“I think if our industry doesn’t change what we’re doing pretty quickly, we run the risk of losing a group of potential spa buyers who are 25 to 35. They’re just getting to that stage where they’re able to buy hot tubs, but traditional marketing isn’t really reaching them,” Ricks says.

With that in mind, the web series is more of a long-term strategy for Bullfrog that raises awareness of the brand.

“It’s very competitive to catch somebody once they’re looking for a spa. If you can grab them before they’re looking, you’ve done most of the work,” Madsen says. “Then, when it comes time to make a purchase, the decision is almost made for them.”

Choice Casting

That might make sense, but none of it works without viewers. And while brands like Target and Chipotle have enough social capital to help a web series quickly gain momentum, the hot tub industry lacks that kind of visibility — not to mention a particular brand within the hot tub industry.

“One of the great things about this isn’t just the series and how it’s bringing attention to Bullfrog, but it brings top-of-mind awareness for people that may be in this consumer category but don’t even know we exist,” Madsen says. “And that’s not even from a Bullfrog level; that’s from an industry level.”

Nevertheless, as of this writing, the first episode of “The Principal” has garnered more than 14,000 views. One secret to that kind of success: the onscreen talent.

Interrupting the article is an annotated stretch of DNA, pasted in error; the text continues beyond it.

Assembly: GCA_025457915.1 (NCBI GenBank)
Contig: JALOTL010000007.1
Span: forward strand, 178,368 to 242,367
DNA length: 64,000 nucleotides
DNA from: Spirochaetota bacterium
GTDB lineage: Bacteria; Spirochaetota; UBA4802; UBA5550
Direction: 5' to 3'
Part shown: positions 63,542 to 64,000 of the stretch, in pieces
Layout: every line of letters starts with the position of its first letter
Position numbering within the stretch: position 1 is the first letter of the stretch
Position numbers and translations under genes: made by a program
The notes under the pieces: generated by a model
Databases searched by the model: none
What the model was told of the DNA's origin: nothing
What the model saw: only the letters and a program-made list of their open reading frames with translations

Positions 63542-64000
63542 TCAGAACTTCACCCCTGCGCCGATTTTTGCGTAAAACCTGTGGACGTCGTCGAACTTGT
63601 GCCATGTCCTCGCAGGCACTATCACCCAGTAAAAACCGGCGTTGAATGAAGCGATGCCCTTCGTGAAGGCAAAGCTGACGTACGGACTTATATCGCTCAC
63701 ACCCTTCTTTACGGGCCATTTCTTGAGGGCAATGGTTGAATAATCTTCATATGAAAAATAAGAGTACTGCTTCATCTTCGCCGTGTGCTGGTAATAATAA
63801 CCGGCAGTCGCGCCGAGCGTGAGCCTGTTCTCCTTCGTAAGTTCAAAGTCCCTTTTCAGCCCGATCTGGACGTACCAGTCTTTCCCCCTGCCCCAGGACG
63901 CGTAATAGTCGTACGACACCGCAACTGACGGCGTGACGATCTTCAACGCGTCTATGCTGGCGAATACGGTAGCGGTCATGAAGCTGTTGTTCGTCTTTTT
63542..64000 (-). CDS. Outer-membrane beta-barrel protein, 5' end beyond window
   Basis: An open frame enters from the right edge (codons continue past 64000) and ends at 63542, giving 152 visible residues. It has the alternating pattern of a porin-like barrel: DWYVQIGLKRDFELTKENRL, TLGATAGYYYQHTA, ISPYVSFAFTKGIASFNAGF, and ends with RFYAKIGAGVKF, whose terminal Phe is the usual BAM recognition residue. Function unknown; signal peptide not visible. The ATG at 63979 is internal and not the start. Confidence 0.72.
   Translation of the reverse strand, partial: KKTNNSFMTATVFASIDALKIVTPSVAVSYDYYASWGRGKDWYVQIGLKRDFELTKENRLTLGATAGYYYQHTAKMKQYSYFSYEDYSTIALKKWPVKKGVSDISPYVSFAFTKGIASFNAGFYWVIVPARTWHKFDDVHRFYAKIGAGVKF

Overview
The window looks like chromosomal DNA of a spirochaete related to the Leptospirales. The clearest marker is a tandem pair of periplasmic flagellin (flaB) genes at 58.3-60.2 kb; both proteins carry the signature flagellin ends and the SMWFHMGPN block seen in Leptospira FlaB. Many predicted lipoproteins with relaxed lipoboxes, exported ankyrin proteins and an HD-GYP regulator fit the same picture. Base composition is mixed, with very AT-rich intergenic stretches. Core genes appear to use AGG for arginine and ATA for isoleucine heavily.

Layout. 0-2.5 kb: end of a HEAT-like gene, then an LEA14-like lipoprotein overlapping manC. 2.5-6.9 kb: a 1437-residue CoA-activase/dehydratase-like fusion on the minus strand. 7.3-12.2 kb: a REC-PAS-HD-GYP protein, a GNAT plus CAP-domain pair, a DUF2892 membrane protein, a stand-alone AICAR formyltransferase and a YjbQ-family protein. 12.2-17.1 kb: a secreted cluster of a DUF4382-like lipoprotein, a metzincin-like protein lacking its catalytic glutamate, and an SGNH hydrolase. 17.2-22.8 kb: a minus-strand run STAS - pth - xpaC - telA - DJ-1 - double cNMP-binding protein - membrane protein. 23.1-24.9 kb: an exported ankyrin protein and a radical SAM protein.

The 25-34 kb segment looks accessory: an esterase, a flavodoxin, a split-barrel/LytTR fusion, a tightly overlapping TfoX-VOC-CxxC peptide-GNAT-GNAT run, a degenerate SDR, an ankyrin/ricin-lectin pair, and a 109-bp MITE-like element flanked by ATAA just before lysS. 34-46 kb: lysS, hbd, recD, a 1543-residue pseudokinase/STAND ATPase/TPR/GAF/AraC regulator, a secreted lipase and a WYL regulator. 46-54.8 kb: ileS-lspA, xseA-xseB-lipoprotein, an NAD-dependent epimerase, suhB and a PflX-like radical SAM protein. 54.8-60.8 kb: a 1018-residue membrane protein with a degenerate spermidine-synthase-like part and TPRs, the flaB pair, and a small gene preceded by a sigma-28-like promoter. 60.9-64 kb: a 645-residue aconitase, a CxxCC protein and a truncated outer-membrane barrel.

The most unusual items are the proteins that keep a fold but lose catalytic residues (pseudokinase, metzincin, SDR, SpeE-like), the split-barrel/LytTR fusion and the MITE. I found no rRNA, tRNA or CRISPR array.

The stars of the show, including Eric Artell (Dr. Foote, above right), Manon Mathews (Billie Gene, upper left) and Marcus Johns (student heartthrob Calvin Brady) are all active on Vine, a service that enables users to make and share short, five to six second videos. Since the app’s initial release in January 2013, it’s exploded as a video platform, especially among up-and-coming comedians, and that was exactly who Ricks and Madsen wanted to hire.

While they’re smaller names, the bond between these “celebrities” and their respective audiences is far stronger than what you see with A-list stars, Madsen says. On top of that, these actors are also far more willing to promote their latest projects via Twitter and Vine than their A-list counterparts.

“Where an A-list actor is going to be talking to their channel maybe once a month or a couple times every other week, these guys are doing it multiple times a day,” Madsen says. “So having that sort of fan interaction and loyalty to those people immediately goes over into whatever project they’re doing.”

While the series stars share their tweets and Vines about the latest episode, Bullfrog is doing their part to keep viewers engaged with a hot tub giveaway. A chance at a free hot tub is more than enough incentive to keep watching, right?

Signs of Success

The branded web series is yet another point in the evolution of online marketing. Within the hot tub industry, whose consumer-focused strategies could be described as “traditional” at best and “outdated” at worst, it’s ground-breaking.

“We don’t live in an age where TV and radio ads are all there is, so it doesn’t make sense for our advertising to look like it did 30 or 40 years ago,” Ricks says.

So far, Bullfrog dealers are embracing “The Principal” and see it as valuable content to share on their company social media accounts.

“We have several dealers that are really engaged,” Ricks says. “I think it’s a bit of a challenge to understand and dealers are pretty entrenched in what they’re doing day to day, but ?our dealers are really excited about it.””

Watch the first episode below: